So, I am disappointed that I listened to The Last Painting of Sara De Vos. I know there were some passages that I’d have loved to have re-read and quotes I’d have jotted down – had the pages been in front of me.  I also know that my imagination would have constructed a more authentic version of Ellie Shipley, and her Australian colleagues. As it was, I just couldn’t picture Ellie in my mind – that accent kept getting in the way.

I will keep on traversing the audio book world, but gingerly.  As for any future narrators, particularly for books in Australian settings, they’ll be carefully vetted.  Unless they’re Meryl Streep, of course.

What have been your experiences of audio books?  Any I should avoid, or alternatively, seek out?

This is a site about books and about tea, and how we should read more books and drink more tea. Sometimes, it's hard to know what books to read and what tea to drink. This is where I can help out.


  1. Or books read by Dev Patel whose Australian accent in Lion was FLAWLESS 😀

    Like you, I’ve come to audiobooks late (only started listening last year). My experience has been mixed as well. For the most part, any book read by the author themselves is going to be good – my first audio book was Richard Flannagan’s Narrow Road, read by Flannagan. It was brilliant.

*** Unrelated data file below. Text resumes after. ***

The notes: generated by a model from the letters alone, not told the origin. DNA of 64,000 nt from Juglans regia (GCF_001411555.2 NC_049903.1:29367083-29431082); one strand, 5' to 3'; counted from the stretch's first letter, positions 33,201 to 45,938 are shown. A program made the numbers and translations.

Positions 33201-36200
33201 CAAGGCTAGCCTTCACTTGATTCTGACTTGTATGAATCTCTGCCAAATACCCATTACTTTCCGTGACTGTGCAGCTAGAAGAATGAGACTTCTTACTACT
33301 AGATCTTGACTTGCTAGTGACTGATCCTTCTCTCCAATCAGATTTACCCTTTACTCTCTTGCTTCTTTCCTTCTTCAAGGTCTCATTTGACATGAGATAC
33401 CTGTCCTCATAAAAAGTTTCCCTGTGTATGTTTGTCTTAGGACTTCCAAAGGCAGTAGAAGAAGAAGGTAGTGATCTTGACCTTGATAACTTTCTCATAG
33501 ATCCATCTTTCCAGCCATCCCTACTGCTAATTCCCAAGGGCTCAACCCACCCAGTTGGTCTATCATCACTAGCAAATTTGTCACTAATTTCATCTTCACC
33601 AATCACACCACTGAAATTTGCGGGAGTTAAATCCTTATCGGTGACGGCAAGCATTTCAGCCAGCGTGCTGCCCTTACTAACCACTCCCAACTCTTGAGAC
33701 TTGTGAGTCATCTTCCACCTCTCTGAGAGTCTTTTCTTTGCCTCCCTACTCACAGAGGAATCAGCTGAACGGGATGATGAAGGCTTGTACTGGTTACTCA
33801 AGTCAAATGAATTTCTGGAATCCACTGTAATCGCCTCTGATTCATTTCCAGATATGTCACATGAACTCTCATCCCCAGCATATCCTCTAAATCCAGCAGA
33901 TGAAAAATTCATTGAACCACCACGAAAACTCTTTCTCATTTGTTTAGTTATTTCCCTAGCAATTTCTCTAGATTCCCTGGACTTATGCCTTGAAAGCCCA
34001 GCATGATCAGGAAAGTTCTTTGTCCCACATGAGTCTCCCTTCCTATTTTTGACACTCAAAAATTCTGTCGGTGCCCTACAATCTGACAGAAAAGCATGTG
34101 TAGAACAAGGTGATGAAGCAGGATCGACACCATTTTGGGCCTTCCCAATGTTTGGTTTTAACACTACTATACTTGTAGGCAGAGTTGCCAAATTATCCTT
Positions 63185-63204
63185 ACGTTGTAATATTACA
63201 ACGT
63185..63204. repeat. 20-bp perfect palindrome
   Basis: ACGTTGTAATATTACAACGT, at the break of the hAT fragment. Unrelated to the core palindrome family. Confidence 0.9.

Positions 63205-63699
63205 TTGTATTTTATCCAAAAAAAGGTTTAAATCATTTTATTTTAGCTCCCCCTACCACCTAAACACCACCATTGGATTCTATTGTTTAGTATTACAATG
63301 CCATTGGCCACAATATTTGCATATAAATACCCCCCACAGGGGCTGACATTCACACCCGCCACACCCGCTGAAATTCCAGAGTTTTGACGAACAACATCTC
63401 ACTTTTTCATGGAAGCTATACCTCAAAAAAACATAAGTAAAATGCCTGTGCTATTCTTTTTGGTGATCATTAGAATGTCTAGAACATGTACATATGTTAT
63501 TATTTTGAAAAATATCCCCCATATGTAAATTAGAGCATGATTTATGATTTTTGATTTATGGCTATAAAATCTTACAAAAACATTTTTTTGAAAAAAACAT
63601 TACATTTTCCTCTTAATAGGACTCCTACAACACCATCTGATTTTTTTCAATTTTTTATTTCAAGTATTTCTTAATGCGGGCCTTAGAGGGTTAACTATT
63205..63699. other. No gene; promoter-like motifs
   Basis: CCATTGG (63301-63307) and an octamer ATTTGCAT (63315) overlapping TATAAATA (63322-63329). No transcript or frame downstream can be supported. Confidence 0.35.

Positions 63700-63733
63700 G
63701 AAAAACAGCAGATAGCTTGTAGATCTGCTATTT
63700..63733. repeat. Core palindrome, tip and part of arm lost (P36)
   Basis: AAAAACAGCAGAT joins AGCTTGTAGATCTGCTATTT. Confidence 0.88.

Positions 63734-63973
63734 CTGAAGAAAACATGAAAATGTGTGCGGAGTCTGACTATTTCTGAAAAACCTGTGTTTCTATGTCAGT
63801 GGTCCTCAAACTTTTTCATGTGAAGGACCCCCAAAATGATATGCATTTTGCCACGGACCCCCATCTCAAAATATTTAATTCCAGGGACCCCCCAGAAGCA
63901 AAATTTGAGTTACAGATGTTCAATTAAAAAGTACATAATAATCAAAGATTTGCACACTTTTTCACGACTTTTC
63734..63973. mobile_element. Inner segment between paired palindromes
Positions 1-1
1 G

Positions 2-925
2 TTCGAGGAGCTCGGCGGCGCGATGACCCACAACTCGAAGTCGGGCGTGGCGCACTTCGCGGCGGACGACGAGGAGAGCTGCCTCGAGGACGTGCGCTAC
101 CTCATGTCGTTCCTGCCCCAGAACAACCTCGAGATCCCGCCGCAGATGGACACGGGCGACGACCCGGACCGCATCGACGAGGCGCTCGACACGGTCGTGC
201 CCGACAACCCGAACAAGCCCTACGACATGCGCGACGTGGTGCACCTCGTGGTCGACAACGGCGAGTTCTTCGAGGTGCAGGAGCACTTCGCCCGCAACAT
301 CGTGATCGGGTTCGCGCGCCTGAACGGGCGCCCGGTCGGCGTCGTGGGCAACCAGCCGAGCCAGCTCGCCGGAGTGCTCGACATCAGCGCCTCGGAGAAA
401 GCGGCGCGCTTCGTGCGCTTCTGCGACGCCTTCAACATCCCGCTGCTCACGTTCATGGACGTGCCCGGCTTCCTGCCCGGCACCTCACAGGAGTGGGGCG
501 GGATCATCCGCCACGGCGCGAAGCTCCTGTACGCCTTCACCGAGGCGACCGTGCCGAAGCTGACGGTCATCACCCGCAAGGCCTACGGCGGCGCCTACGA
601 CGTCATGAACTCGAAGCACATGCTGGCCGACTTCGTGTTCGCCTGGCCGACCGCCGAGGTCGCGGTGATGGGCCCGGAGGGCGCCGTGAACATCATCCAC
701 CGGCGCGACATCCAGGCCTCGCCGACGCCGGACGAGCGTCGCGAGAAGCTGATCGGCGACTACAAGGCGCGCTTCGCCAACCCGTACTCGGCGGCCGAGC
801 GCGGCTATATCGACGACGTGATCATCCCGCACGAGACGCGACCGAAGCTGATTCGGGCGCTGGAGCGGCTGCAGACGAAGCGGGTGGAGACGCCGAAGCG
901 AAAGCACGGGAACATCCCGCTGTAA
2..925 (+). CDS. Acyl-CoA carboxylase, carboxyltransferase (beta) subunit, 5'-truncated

But I have had some bad experiences, all because I haven’t liked the narrator’s voice. Now I tend to stick to listening to ‘lighter’ books on audio, partly because I usually just listen to a few minutes here and there, so want a story that isn’t too complex.

    • That is exactly the conclusion that I came to – limit myself to audio read by authors, books that I’m not that fussed about, or those that aren’t that complicated. I listened to the audio version of Mothering Sunday on the way to Port Fairy last weekend (as a result of your review). That worked pretty well.

    • Buttercup Henderson

      I agree 100%. Americans, for instance CANNOT manage a genuine Aussie accent; in fact I have never heard any non-Australian actor carry off an Aussie accent, period!
      I cannot listen to audio books; my imagination does a much better job and I’m sticking with it.